While the global impact of the COVID-19 pandemic has been staggering, the full impact on health has been far greater, according to the UN Population Fund (UNFPA). The agency said fear, isolation, grief, economic stress and shuttered support services have taken a toll on the mental well-being of people around the world.
Counsellors report urgent demands for mental and psychosocial support, particularly among women and girls who are facing an increase in gender-based violence, in addition to challenges brought on by the crisis.
Pema, a mental health counsellor who volunteers with UNFPA in central Bhutan, has witnessed this first-hand.
“This lockdown has brought the whole country to a standstill, but domestic violence and violence against women and girls have proliferated,” she said recently.
Surge in gender-based violence
A volunteer counsellor since 2007, Pema pivoted to providing services over the telephone due to the pandemic.
Pema said she has been “extremely busy” providing telecounselling services to survivors of physical and sexual violence.
The UNFPA-supported One-Stop Crisis Centre, located at the National Referral Hospital in Thimphu, Bhutan's capital, has also seen a surge in both gender-based violence and mental health concerns.
“During the first three months of COVID-19 restrictions, 22 cases of rape/sexual assault perpetrated against minors were reported to the One-Stop Crisis Centre,” said Dechen Chime, a UNFPA programme officer.
She added that over a three-week period in August, “the national newspaper reported increased cases of suicide, and the One-Stop Centre reported a suicide case every fourth day.”
UNFPA-supported non-governmental organizations, as well as shelters across the country, have also recorded dozens of cases of violence against women and girls.
Demand for telecounselling
Bhutan, a landlocked kingdom in the Himalayas, recorded its first case of COVID-19 in early March, prompting movement restrictions and shuttering schools and other institutions.
During the first months of the closures, the civil society organization RENEW, a UNFPA partner, delivered more than 200 telecounselling services, reflecting a marked increase in demand.
For Pema, telecounselling is not always enough. Some survivors require in-person support.
“For the last five days, I have been attending to a severe marital rape case through the telephone. The perpetrator has already been reported and is under police custody,” she explained.
“Today, my client has called me over seven times, and I am a bit worried. I want to visit her so I am applying for a movement order from the COVID-19 taskforce.”
Community volunteer network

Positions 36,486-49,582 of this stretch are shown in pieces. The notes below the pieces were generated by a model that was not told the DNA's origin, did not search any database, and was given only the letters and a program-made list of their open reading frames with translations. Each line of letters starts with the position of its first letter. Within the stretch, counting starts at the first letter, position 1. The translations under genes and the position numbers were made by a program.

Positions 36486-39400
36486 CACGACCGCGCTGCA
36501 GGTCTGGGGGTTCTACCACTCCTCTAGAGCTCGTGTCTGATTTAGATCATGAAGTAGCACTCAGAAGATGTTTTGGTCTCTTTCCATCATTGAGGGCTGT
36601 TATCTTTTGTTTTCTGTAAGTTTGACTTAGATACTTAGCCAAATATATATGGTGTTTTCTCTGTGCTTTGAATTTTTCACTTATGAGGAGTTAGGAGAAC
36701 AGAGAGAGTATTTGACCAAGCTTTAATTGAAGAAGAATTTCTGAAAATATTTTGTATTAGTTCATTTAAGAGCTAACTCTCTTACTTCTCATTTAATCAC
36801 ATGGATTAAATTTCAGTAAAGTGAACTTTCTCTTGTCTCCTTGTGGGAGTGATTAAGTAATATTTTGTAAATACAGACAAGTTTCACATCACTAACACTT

The taskforce is a multi-sectoral group formed under the patronage of Her Majesty Gyalyum Sangay Choden Wangchuck, the Queen Mother of Bhutan and a UNFPA Goodwill Ambassador.
Normally, the taskforce addresses issues such as HIV and sexually transmitted infections by bringing together district health, education, legal and cultural representatives. Today, it coordinates much of the pandemic response.
With UNFPA’s support, the taskforce has also been working closely with the community volunteer network over the past six years. It is through this network that Pema, and more than 100 others like her, provide psychosocial support to survivors of violence.
The volunteers must travel over mountainous terrain to meet with clients, even in normal circumstances. Although the pandemic has complicated matters, the network has remained active in all 20 districts of the country.
“This is a time when nothing moves without proper coordination,” said Pema. “The multi-sectoral taskforce and community-based service system working together has really helped me to reach out to my clients, even during this lockdown.”
Needs are rising
When the pandemic was announced back in March, coordination efforts began almost immediately. Vulnerable populations were identified, and information about support and services was widely disseminated through television and social media by UNFPA and partners.
However, despite these efforts, UNFPA warned that needs are growing, and urgent attention is required.
This Saturday, 10 October, is World Mental Health Day, and experts across the globe are advocating for increased investment in services at a time when many lives have been upended.
“We are already seeing the consequences of the COVID-19 pandemic on people’s mental well-being, and this is just the beginning,” said Tedros Ghebreyesus, Director-General of the World Health Organization (WHO).
Supporting ‘Gross National Happiness’
Bhutan has recognized the importance of ensuring mental health, according to UNFPA. Since the 1970s, the country’s official development policy has been guided by the concept of “Gross National Happiness”.
The Ministry of Health has established a dedicated hotline, led by senior psychiatrists, to respond to those in crisis. Anyone at risk of suicide or self harm, or in need of any other mental health support, can access these services free of charge.
Additionally, the National Commission for Women and Children, and RENEW-UNFPA, also provide psychosocial counselling services and temporary shelter services, which are also free.
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